Thoughts on working in the energy industry

Guy Lipman
3 min readMar 8, 2019

Having worked in the energy industry for a while before starting my PhD, I was recently asked to say a few words to some of my fellow-students about opportunities in the industry, and figured some other people might find my thoughts useful (it doesn’t just apply to the energy industry).

Thoughts on the energy industry

  • I think it is a much harder industry to plot a path forward. In the past, the primary goal was just to produce or get as much energy as you could, as cheaply as possible, and there were plenty of people who spent their whole career doing just that. Now, not many people believe that is a viable path forward. Employees, customers, shareholders and governments are all playing a role in forcing companies to change their priorities.
  • The most obvious priority change is taking into account environmental factors, but I think social justice (both who gets charged how much, and who bears which risks) is equally crucial. The ability to listen and understand what society is demanding, to do it, and to be seen to do it, is much more difficult than just maximising profit.
  • Unfortunately, this makes it much more difficult for companies to make long-term plans, just when we are faced with major challenges that require long-term commitment. I’m not sure how this dilemma will be resolved. I do expect to see more of the long-term research happening in universities and public foundations, because I can’t see how companies will finance energy investments that have five to ten years of uncertainty over whether they’ll even pay off.
  • As a result, I think the successful companies will be the ones that are best able to understand what society wants, understand the latest research, and apply that research to meeting society’s needs.
  • Note that when I say research, I was talking mostly about STEM research, since that is the expensive stuff that I think companies are going to be less willing to finance. However there is also a real need for more general research to help clarify society’s needs.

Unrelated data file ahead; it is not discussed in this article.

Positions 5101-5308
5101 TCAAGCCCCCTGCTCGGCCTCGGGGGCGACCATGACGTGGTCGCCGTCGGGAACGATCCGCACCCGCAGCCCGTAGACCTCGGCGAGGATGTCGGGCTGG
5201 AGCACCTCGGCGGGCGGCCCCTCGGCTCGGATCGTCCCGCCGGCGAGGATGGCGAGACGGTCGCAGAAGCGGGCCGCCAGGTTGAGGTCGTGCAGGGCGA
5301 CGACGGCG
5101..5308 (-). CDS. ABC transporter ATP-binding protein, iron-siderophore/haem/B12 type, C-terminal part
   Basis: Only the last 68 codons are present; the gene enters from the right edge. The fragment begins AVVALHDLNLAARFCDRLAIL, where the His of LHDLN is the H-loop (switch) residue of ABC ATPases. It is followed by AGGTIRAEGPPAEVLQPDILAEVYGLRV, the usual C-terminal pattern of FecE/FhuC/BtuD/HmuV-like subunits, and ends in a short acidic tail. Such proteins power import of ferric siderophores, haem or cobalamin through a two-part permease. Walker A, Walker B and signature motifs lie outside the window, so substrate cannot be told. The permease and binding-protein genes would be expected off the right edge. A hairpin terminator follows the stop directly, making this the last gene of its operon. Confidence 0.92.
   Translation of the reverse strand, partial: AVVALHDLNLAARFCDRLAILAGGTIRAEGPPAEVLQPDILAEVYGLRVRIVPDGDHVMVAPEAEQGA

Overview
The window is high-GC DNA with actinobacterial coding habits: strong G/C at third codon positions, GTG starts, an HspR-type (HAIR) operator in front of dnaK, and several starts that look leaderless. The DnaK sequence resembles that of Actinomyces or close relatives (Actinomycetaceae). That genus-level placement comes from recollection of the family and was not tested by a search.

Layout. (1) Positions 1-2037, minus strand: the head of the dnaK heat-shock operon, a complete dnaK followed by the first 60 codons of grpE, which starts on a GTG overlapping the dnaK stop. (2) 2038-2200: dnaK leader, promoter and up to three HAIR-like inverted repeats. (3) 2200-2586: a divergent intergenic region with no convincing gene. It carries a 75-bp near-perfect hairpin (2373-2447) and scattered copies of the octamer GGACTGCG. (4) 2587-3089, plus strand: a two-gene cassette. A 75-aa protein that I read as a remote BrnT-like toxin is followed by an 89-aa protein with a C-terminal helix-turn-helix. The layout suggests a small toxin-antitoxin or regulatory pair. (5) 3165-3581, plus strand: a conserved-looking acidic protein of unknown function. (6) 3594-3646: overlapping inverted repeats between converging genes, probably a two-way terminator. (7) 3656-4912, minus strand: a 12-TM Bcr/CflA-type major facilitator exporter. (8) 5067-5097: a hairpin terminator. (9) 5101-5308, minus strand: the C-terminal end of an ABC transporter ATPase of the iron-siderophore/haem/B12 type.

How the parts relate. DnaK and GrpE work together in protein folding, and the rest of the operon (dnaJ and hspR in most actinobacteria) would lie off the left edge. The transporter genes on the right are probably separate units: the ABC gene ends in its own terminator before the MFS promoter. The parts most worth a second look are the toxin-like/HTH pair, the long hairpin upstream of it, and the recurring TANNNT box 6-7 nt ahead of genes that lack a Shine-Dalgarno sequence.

Advice for students going into industry

Based on that view of how the industry is transforming, I’ve noted a few thoughts of what this means for university graduates moving into the energy industry.

  • With so much change going on in companies, the ability to pick up new knowledge is crucial. This may involve reading new legislation, learning to use new software or modelling techniques, or understanding the implications of the latest scientific research. There is a lot out there which, if you spent 20 hours studying, you could be one of the top people in the UK on it. Not everything you learn will pay off, but anything that doesn’t take effort to learn is unlikely to be valuable.
  • Don’t underestimate what you don’t know. Thinking you know more than you do makes people think you are arrogant, can leads to costly mistakes and constrains your future learning.
  • Networking is crucial, inside and outside of the company you work for. Increasingly, the knowledge that will make you stand out will be outside your company, or at very least outside your team. The ability to talk to people, ask good questions, to listen to them, to make them trust you and feel like helping you, is incredibly valuable.
  • The value in learning and networking reinforce each other. Networking helps you learn. Learning (and being willing to share your learning) helps you network.
  • Practice communicating what you learn, in writing and verbally. It helps you learn (including realising what you don’t really know), it increases the value of your knowledge, and it makes people trust you more.
  • With so much uncertainty, managing a team of smart people within a company is seriously difficult. The challenge in such a team is to both do what has to be done (so your boss doesn’t have to chase you), and to use your own initiative to try new things (so your boss doesn’t have to keep thinking of new jobs to give you).



Guy Lipman

Fascinated by what makes societies and markets work, especially in sustainable energy. Views not necessarily reflect those of my employer.